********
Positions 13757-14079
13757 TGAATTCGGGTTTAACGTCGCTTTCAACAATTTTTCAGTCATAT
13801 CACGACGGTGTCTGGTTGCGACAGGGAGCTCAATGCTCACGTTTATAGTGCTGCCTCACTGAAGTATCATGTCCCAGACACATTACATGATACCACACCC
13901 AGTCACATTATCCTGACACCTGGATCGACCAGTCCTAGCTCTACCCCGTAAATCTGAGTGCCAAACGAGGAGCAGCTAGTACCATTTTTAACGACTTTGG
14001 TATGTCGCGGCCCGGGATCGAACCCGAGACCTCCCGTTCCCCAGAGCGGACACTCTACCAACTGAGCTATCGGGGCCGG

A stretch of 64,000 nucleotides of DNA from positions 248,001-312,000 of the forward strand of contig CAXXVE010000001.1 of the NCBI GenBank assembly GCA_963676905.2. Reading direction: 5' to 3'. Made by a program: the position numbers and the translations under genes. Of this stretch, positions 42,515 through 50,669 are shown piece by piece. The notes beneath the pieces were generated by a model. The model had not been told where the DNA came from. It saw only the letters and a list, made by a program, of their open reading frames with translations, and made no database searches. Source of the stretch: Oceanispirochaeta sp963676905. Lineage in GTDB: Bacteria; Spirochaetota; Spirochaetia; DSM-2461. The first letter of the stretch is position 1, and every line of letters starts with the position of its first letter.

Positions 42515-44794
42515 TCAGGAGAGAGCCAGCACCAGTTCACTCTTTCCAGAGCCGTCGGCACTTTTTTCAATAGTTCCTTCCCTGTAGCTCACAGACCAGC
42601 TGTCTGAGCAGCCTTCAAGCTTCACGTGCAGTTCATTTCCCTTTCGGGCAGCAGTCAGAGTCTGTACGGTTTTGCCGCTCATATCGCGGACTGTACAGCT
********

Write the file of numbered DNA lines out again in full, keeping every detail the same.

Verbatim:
Positions 13757-14079
13757 TGAATTCGGGTTTAACGTCGCTTTCAACAATTTTTCAGTCATAT
13801 CACGACGGTGTCTGGTTGCGACAGGGAGCTCAATGCTCACGTTTATAGTGCTGCCTCACTGAAGTATCATGTCCCAGACACATTACATGATACCACACCC
13901 AGTCACATTATCCTGACACCTGGATCGACCAGTCCTAGCTCTACCCCGTAAATCTGAGTGCCAAACGAGGAGCAGCTAGTACCATTTTTAACGACTTTGG
14001 TATGTCGCGGCCCGGGATCGAACCCGAGACCTCCCGTTCCCCAGAGCGGACACTCTACCAACTGAGCTATCGGGGCCGG

A stretch of 64,000 nucleotides of DNA from positions 248,001-312,000 of the forward strand of contig CAXXVE010000001.1 of the NCBI GenBank assembly GCA_963676905.2. Reading direction: 5' to 3'. Made by a program: the position numbers and the translations under genes. Of this stretch, positions 42,515 through 50,669 are shown piece by piece. The notes beneath the pieces were generated by a model. The model had not been told where the DNA came from. It saw only the letters and a list, made by a program, of their open reading frames with translations, and made no database searches. Source of the stretch: Oceanispirochaeta sp963676905. Lineage in GTDB: Bacteria; Spirochaetota; Spirochaetia; DSM-2461. The first letter of the stretch is position 1, and every line of letters starts with the position of its first letter.

Positions 42515-44794
42515 TCAGGAGAGAGCCAGCACCAGTTCACTCTTTCCAGAGCCGTCGGCACTTTTTTCAATAGTTCCTTCCCTGTAGCTCACAGACCAGC
42601 TGTCTGAGCAGCCTTCAAGCTTCACGTGCAGTTCATTTCCCTTTCGGGCAGCAGTCAGAGTCTGTACGGTTTTGCCGCTCATATCGCGGACTGTACAGCT